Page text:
The bevel modifier you're using is causing some bad and overlapping geometry that's making the subsurface modifier mess up. You can see this if you apply the modifier and then poke around at the mesh:
You can also see that if you enable the "adjust edit cage to modifier result" option, the lines that it creates are very unhappy:
One of the key things to understand when working with subsurface meshes is that the more source/control polygons you have affecting a area, the sharper the curvature in that area becomes. So, the primary method of shaping corners on these meshes is adding new edgeloops.
Here's an example of sharpening up this mesh using only edgeloops. The very first thing I did was loop select, extrude, scale the top edge of the cylinder because with with subsurf, if you have something coming together at a point like a cylinder it works much better if you have a final loop of perfectly planar quads; inside that you can usually fill the remaining flat hole with a n-gon or triangle fan or whatever and not have it come out lumpy or strange. Every other thing I did was just single ctrl-r loop cuts.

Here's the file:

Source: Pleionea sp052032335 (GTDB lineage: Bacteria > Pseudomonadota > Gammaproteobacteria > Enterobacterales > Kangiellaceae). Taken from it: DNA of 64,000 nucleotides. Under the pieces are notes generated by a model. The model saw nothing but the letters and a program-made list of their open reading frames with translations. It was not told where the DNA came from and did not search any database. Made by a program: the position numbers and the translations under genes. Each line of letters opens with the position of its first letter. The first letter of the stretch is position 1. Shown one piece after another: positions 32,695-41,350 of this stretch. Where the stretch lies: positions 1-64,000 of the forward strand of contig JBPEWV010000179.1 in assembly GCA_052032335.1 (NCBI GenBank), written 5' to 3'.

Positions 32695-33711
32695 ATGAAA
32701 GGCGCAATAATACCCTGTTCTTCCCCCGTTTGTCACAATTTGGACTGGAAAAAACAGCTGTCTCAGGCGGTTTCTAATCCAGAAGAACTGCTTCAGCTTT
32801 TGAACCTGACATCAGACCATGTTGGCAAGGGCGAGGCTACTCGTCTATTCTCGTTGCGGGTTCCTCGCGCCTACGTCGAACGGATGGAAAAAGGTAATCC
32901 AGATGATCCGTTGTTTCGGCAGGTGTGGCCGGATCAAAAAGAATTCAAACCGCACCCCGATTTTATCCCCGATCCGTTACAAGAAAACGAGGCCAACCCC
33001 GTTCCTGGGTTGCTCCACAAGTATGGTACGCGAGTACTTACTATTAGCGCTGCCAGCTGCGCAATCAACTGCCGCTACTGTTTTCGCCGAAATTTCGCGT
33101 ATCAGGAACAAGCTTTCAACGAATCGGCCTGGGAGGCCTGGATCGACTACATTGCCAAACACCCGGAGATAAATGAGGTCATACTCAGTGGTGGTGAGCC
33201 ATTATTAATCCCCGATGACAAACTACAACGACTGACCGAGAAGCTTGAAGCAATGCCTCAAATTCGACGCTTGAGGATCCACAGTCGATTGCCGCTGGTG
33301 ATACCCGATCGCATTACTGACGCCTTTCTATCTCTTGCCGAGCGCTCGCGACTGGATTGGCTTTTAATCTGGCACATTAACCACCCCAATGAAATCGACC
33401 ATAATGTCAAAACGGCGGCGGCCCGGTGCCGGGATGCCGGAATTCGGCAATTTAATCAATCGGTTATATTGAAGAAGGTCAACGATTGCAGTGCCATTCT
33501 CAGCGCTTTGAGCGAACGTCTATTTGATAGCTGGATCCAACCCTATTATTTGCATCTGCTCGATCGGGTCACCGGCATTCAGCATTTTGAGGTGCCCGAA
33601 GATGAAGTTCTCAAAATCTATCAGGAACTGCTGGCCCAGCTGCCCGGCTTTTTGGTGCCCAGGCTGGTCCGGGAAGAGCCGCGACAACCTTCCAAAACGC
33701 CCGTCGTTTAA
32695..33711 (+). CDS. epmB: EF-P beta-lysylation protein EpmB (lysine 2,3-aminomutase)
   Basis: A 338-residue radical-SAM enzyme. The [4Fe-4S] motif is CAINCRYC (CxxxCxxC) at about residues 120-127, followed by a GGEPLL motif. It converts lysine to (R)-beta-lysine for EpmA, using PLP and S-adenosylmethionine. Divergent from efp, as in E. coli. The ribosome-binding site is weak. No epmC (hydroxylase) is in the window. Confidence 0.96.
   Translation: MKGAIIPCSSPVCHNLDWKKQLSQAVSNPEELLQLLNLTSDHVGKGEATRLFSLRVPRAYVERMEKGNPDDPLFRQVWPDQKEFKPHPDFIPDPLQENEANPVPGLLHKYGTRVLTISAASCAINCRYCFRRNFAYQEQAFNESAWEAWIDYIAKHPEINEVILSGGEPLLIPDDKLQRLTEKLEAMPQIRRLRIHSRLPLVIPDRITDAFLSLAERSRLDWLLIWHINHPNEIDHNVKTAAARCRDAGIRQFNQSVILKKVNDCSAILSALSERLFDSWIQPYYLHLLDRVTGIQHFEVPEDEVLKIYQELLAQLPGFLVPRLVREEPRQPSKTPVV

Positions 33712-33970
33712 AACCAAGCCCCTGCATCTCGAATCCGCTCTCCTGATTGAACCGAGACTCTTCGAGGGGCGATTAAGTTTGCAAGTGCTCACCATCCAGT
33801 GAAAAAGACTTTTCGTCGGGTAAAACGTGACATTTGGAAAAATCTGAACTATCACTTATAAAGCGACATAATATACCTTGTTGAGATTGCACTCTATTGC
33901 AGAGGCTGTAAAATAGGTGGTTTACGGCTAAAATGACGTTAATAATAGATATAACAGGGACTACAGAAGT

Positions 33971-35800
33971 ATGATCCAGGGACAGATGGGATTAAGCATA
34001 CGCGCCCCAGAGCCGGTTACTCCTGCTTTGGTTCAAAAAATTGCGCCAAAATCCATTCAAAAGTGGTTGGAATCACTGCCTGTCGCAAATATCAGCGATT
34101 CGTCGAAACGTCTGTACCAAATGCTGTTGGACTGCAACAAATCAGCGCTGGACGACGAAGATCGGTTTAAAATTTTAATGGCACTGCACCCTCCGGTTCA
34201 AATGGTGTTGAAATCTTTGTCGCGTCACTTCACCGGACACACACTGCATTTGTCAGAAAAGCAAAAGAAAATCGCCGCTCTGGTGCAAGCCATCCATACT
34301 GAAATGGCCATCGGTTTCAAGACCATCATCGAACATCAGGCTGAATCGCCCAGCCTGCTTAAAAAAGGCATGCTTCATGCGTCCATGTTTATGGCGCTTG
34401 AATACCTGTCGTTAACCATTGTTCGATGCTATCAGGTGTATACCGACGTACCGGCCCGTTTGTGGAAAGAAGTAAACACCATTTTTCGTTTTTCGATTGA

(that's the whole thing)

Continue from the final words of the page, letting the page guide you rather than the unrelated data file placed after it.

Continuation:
I did this quick and sloppy without much care for symmetry and it still doesn't look far off. If I wanted good symmetry I'd probably use a mirror modifier, and if I wanted more accuracy I'd work on the un-modified edit cage, though I do recommend working with the modified edit cage when you can because it helps get a feel for how the subsurf works. (Though do be careful of putting edges directly on top of each other, because they won't look like it in that mode.)
You can also use the manual bevel tool in some cases to add sharpening geometry, and sometimes you can get the right effect with the crease tool, though i've never had much luck with the latter.
If you need a model much more sharp and precise than this, I'd suggest learning some non-subsurf modeling techniques instead; you can make good looking curved pieces with just shade-smooth and an edgesplit modifier in many cases. That's also where you'll want to use the bevel modifier, because in plain modeling unbeveled edges tend to stand out and look bad.